politics

Research On Governance In Weak States In Melanesia

Concerns about government capacity in Papua New Guinea seem to be confirmed by a deterioration in law

Timor-Leste’s Revolving Door Parliament

Western Melanesian parliaments2 are routinely characterised as revolving door, with roughly half (and sometimes more) of the sitting members losing their sea

Presidential Elections in Papua: A Battle Between 'New' and 'Old'?

Presidential elections will be held in Indonesia on 9 July 2014.

Women’s Representation and the Question of Temporary Special Measures in Tuvalu

The Pacific region is (in)famous for its low numbers of female members of parliament (MPs) (Baker 2014).

Timor-Leste’s Veterans’ Pension Scheme: Who are the Beneficiaries and Who is Missing Out?

Since the security crisis of 2006–07, the East Timoresegovernment has increasingly relied upon cash paymentschemes to mitigate further conflict and to providea form of social security. A series of schemes haveprovided payments to different groups, including:people displaced by the crisis, the military officersthat helped inflame the crisis, the elderly and disabled,and female-headed households with school-agedchildren. By far the most significant — and expensive— scheme provides pensions to veterans of the resistancestruggle against the Indonesian occupation. Thispaper highlights who is benefiting from the veterans’pension scheme and who is missing out, and examinessome of the potential long-term ramifications.

Political Settlement in Solomon Islands: A Political Economic Basis for Stability after RAMSI? | Political Settlement: Part 3

Political settlements and pacts now feature prominentlyin donor narratives about transitions from conflict andinstitutional fragility to peace and prosperity (Hickey2013). Ten years after the Regional Assistance Missionto Solomon Islands (RAMSI) intervention, politicalsettlement analysis offers fresh perspective on corequestions: Are governing arrangements in SolomonIslands stable and sustainable? Where might they beineffective and vulnerable?

Political Settlements and Effective Democratic Governance Programming in Melanesia | Political Settlement: Part 2

Important questions have been raised about theconceptual and policy utility of the concept of politicalsettlements (Dressel and Dinnen 2014). This In Briefconsiders how a political settlement view could usefullyinform more effective approaches to democraticgovernance programming in Melanesia (specificallyin Papua New Guinea and Solomon Islands wheredemocracy programming has been most significant),by supporting a more sophisticated understanding ofpolitics and democracy which opens up alternative entrypoints for donor engagement.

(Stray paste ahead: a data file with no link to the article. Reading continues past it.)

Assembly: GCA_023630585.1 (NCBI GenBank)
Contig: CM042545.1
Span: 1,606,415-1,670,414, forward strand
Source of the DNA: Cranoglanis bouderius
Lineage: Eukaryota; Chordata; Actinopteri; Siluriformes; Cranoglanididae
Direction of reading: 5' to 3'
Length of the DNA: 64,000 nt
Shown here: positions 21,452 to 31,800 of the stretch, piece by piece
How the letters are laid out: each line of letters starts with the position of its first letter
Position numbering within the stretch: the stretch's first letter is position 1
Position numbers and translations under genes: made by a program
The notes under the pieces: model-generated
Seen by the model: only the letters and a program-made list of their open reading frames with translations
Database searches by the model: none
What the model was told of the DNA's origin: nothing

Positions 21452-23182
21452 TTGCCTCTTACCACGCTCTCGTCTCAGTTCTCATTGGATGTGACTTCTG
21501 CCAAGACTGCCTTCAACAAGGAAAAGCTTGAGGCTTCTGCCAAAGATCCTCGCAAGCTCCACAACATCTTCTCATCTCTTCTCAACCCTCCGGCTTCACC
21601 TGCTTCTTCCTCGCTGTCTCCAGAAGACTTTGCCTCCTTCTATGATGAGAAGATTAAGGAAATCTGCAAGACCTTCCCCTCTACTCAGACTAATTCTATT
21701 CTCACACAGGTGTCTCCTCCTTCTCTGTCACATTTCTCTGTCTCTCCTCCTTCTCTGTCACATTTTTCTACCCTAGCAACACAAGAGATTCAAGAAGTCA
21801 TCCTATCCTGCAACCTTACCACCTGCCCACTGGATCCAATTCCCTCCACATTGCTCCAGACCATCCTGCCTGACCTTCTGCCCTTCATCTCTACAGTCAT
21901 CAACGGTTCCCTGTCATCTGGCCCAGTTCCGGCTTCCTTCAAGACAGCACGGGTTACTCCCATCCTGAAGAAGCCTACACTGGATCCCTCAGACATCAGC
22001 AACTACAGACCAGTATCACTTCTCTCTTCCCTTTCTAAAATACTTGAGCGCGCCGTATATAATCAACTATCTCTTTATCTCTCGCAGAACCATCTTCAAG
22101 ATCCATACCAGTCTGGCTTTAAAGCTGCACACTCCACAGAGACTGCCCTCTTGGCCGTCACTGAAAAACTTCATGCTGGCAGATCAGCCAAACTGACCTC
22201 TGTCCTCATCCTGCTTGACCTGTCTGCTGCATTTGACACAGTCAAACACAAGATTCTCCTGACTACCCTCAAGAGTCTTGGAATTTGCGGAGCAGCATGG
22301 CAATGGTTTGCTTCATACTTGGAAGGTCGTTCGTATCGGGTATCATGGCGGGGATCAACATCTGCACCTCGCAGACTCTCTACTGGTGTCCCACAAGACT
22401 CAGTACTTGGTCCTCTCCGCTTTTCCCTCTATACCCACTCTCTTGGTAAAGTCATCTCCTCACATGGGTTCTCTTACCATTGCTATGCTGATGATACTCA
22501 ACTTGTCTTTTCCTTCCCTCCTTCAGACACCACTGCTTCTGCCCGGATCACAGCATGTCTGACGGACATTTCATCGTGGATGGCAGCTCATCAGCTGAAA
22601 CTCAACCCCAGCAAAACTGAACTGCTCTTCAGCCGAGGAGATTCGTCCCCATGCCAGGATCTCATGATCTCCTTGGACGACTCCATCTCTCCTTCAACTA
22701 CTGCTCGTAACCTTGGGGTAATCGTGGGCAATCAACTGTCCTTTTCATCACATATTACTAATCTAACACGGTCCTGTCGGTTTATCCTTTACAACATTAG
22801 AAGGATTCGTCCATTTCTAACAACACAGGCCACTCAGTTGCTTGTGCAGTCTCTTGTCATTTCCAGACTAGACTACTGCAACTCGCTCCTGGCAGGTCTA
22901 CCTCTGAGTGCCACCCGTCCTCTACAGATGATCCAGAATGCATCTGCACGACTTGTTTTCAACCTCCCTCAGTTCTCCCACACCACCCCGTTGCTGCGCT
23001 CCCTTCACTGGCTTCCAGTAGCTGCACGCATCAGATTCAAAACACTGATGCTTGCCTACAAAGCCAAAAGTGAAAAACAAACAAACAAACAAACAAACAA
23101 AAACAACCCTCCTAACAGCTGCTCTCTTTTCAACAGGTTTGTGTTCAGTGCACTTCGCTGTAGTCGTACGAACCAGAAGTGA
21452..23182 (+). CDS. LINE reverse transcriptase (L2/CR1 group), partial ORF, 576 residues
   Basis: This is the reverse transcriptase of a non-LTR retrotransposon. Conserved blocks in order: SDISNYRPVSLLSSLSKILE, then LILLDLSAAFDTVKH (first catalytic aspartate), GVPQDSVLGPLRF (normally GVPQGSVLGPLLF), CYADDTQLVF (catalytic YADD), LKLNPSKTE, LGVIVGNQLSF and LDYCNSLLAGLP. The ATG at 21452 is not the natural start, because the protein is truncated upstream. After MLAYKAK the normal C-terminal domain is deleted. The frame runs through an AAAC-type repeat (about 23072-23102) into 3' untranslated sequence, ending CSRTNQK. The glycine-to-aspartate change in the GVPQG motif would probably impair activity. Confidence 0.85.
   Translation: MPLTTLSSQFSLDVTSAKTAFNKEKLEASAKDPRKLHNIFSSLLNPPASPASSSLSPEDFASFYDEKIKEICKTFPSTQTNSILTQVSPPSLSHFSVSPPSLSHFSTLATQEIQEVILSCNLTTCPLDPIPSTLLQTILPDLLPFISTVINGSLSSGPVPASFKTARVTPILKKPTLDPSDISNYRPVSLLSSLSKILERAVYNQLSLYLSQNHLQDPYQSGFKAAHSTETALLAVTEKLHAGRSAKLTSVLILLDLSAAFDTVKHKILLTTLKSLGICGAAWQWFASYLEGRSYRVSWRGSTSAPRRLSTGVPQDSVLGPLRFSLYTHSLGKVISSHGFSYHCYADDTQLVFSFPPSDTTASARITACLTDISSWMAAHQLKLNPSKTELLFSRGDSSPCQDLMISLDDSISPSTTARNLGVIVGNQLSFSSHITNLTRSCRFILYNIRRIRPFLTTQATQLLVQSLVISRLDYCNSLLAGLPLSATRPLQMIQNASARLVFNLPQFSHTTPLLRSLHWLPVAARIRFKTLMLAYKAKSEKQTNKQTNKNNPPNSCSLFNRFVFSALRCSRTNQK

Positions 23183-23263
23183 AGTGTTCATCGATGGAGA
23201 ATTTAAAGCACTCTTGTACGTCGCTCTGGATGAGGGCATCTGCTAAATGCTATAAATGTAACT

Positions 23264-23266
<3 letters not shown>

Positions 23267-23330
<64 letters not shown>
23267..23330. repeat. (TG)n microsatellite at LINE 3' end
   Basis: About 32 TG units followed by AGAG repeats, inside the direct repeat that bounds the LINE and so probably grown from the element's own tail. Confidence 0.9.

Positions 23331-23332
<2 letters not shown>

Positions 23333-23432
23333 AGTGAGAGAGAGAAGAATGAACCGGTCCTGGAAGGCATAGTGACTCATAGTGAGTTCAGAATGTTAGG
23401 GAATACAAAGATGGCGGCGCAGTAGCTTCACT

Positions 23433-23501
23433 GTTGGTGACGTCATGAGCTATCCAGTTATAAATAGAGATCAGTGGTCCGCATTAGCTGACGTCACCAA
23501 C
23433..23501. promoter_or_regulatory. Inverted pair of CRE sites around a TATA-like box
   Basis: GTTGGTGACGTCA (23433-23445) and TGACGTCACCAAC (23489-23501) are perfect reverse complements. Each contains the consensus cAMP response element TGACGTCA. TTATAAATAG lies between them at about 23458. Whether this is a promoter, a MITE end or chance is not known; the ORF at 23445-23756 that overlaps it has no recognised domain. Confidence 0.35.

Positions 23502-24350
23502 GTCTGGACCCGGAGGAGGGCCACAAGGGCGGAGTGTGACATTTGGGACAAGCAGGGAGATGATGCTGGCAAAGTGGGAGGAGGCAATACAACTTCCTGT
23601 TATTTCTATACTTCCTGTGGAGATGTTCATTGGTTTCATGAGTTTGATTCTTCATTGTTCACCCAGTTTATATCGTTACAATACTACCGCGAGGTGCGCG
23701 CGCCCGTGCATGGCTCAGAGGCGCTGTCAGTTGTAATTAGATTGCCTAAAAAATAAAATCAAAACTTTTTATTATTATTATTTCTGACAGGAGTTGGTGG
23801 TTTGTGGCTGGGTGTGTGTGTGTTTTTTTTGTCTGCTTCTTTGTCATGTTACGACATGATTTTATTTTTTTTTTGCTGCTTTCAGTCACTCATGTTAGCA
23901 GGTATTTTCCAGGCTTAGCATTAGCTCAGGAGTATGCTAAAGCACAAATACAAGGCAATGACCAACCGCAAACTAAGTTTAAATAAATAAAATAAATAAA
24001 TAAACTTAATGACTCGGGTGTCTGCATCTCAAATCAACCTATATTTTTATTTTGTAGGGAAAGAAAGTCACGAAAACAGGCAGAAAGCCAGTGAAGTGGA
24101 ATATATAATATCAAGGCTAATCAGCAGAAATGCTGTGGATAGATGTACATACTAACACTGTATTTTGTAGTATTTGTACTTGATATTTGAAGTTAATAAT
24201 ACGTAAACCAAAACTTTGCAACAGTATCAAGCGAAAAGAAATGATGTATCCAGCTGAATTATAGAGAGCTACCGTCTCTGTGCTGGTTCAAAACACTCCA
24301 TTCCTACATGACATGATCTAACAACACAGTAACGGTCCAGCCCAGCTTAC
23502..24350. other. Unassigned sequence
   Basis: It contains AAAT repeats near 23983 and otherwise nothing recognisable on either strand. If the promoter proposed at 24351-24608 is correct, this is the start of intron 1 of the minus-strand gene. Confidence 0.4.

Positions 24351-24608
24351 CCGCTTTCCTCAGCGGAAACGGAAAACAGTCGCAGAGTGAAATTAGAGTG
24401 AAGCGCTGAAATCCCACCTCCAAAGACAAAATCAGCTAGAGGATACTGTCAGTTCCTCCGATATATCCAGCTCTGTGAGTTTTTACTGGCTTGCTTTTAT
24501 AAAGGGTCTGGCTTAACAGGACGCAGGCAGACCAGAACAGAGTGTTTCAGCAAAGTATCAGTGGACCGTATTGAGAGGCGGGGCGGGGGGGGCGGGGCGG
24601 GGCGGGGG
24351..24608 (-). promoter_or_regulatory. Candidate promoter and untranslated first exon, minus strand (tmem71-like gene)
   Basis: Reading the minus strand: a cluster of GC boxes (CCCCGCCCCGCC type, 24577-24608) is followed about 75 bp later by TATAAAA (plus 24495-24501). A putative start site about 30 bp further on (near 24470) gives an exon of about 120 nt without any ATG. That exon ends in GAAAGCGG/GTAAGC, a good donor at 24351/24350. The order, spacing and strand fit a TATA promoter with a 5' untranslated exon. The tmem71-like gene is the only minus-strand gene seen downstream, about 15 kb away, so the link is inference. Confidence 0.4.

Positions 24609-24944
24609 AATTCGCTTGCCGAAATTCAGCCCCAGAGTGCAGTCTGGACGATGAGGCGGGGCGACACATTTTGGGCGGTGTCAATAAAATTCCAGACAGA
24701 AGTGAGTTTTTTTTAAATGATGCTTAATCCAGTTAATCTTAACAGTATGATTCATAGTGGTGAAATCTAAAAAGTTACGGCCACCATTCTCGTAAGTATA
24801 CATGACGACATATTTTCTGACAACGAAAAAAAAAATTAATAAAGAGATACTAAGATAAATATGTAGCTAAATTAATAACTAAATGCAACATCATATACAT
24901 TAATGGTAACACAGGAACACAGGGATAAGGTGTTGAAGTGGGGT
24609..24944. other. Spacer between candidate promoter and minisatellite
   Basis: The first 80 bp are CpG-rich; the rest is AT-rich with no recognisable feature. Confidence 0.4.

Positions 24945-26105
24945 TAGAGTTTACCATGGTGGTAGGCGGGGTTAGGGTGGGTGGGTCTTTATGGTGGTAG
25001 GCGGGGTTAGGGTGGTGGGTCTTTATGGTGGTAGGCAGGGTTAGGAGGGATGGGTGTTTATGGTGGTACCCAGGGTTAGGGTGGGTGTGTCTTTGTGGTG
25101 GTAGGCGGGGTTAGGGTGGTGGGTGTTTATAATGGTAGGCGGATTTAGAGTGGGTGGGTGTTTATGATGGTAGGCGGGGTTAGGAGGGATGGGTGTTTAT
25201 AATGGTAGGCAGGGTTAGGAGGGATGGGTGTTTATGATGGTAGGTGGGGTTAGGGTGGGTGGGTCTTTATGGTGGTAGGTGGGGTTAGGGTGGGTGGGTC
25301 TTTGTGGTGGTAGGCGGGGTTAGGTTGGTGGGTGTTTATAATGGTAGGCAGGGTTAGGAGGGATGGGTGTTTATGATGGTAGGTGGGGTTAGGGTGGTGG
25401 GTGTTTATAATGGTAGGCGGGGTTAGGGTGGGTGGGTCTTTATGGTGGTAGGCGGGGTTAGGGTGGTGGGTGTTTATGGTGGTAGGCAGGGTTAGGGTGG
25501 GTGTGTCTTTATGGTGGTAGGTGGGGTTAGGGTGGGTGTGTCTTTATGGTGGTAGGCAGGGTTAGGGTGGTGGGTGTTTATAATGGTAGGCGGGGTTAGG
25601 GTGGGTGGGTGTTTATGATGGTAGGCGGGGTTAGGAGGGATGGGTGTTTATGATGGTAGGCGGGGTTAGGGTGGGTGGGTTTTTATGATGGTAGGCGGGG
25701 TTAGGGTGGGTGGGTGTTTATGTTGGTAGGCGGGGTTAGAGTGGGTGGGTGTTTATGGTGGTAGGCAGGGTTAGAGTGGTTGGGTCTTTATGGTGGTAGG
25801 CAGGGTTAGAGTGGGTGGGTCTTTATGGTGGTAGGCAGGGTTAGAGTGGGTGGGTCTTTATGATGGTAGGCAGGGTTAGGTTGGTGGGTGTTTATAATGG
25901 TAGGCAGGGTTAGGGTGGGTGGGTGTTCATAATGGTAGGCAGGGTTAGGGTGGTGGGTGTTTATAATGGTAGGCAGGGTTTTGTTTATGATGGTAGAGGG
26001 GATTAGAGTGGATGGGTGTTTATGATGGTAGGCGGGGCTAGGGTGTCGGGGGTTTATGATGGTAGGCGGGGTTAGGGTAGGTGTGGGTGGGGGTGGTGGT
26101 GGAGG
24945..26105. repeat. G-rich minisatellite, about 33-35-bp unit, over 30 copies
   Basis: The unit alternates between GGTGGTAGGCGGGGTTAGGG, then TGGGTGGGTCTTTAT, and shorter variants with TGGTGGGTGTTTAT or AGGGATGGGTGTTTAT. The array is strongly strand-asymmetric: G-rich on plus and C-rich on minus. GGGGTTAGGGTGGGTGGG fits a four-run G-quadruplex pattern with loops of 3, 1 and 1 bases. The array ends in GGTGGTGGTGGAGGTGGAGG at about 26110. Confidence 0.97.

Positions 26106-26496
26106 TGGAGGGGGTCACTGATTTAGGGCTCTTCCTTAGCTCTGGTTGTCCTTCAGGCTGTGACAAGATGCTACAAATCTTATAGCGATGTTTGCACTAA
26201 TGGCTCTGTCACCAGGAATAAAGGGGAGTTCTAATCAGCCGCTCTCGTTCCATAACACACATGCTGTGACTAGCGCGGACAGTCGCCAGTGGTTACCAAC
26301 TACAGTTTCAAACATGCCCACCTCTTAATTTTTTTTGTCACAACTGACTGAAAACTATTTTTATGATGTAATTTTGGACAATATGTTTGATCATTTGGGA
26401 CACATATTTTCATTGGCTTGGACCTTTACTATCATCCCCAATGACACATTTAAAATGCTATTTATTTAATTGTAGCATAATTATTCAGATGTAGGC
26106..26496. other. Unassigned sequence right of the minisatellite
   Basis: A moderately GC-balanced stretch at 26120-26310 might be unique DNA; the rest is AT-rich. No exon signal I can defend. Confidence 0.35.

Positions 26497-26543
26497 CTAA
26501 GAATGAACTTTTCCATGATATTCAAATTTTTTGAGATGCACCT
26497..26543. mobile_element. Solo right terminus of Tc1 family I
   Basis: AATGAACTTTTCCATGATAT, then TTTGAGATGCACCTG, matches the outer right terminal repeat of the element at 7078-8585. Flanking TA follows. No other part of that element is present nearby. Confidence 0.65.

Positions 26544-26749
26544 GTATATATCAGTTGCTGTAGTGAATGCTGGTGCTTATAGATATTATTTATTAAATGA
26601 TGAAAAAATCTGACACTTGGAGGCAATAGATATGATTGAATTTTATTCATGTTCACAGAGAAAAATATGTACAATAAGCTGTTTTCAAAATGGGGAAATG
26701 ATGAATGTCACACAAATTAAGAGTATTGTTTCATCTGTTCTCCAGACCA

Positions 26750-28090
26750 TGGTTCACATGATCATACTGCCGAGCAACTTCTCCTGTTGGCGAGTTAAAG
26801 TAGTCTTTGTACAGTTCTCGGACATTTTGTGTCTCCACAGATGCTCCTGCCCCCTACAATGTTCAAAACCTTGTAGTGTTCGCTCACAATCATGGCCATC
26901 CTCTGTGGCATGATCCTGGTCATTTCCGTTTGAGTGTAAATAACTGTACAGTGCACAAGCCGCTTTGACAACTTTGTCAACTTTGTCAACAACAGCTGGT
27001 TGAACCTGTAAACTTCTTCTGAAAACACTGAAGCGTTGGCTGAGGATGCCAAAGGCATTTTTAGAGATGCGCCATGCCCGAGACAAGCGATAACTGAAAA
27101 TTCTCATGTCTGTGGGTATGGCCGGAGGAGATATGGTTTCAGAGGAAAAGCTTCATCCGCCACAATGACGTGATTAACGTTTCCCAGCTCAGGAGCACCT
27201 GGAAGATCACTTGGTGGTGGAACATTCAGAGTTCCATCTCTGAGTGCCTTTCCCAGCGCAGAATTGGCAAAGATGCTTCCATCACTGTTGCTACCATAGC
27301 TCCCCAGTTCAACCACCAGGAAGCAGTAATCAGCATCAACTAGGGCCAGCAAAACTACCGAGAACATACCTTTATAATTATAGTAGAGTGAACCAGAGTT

The Concept of Political Settlement in Development Policy, and Why it’s Useful | Political Settlement: Part 1

The ‘political settlement’ concept has been around fora long time, but like any smart virus it has morphedalong the way to suit its various hosts. It appeared firstand has its widest currency in the international relationsand peace literature, where it describes a negotiatedsettlement to conflict which spells out how power isto be distributed and managed in the post-conflictstate.1 Its next relevant incarnation, for the purposesof this paper, was in the mid-1990s in the writing ofMushtaq Khan, who used the concept to challenge theexplanations offered by new institutional economics forstate failure in developing countries (Khan 1995). Don’tjust focus on the institutions, he argues, but look to thepolitical settlement.

Electoral Integrity, Citizens and ICT in Melanesia

This year is a landmark year for elections in Solomon Islands and Fiji. In August, Solomon Islands will go to the polls for the first time since the withdrawal of the military component of Regional Assistance Mission to Solomon Islands, and the elections will for the first time be based on voter registration undertaken using a biometric roll

Fake Money, Bougainville Politics and International Scammers

On Saturday 16 February 2014, Barry Webb, an American citizen, was detained as he entered Port Moresby from the Philippines.

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Updated:  23 March 2016/Responsible Officer:  Su-Ann Tan/Page Contact:  CAP Web Team